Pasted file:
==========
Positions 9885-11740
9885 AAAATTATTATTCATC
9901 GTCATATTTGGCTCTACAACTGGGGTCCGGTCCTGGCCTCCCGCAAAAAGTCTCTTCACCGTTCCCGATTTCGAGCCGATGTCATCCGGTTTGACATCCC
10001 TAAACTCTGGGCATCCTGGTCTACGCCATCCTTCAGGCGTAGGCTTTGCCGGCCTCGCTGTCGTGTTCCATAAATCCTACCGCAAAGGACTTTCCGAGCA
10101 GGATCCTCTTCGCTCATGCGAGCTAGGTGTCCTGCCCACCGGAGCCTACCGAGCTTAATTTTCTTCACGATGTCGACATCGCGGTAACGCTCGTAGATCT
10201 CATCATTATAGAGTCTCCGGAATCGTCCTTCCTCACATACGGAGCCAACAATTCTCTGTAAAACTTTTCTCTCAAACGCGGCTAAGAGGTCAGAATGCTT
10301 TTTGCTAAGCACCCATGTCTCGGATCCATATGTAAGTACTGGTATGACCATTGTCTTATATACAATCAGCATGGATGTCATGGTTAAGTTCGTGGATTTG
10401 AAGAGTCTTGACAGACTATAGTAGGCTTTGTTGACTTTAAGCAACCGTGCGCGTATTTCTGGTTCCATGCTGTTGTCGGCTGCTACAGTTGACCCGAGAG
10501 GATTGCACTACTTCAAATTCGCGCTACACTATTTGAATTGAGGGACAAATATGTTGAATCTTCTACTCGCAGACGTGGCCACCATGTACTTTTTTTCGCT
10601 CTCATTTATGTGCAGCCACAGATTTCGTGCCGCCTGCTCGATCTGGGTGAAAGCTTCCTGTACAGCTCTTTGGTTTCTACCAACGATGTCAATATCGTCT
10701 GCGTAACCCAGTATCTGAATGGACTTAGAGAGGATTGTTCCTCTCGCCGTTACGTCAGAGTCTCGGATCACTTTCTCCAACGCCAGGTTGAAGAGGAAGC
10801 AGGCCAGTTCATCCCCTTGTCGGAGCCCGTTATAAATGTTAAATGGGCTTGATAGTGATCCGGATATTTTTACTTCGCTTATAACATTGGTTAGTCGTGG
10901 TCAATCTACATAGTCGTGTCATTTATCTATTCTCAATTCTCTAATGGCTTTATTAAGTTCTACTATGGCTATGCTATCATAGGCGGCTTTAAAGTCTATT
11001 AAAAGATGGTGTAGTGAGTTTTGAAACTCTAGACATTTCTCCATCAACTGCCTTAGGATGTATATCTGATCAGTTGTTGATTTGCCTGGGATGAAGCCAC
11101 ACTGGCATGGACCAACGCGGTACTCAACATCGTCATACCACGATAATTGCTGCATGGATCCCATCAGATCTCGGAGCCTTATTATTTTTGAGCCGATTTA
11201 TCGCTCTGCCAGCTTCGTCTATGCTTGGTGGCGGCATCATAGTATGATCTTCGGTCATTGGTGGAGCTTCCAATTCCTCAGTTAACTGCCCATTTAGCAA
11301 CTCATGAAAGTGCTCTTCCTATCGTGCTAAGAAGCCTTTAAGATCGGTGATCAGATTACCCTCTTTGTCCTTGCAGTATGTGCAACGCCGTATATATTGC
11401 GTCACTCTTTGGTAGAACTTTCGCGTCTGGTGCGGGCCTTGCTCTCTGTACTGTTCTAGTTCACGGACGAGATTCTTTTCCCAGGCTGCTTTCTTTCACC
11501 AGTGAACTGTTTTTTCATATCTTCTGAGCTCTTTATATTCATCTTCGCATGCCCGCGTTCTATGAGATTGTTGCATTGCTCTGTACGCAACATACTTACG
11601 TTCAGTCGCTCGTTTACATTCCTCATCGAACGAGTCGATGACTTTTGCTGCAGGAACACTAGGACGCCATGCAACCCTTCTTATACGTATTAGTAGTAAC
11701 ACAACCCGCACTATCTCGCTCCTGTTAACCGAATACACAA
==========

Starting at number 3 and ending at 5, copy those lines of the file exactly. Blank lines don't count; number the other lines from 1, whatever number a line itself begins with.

9901 GTCATATTTGGCTCTACAACTGGGGTCCGGTCCTGGCCTCCCGCAAAAAGTCTCTTCACCGTTCCCGATTTCGAGCCGATGTCATCCGGTTTGACATCCC
10001 TAAACTCTGGGCATCCTGGTCTACGCCATCCTTCAGGCGTAGGCTTTGCCGGCCTCGCTGTCGTGTTCCATAAATCCTACCGCAAAGGACTTTCCGAGCA
10101 GGATCCTCTTCGCTCATGCGAGCTAGGTGTCCTGCCCACCGGAGCCTACCGAGCTTAATTTTCTTCACGATGTCGACATCGCGGTAACGCTCGTAGATCT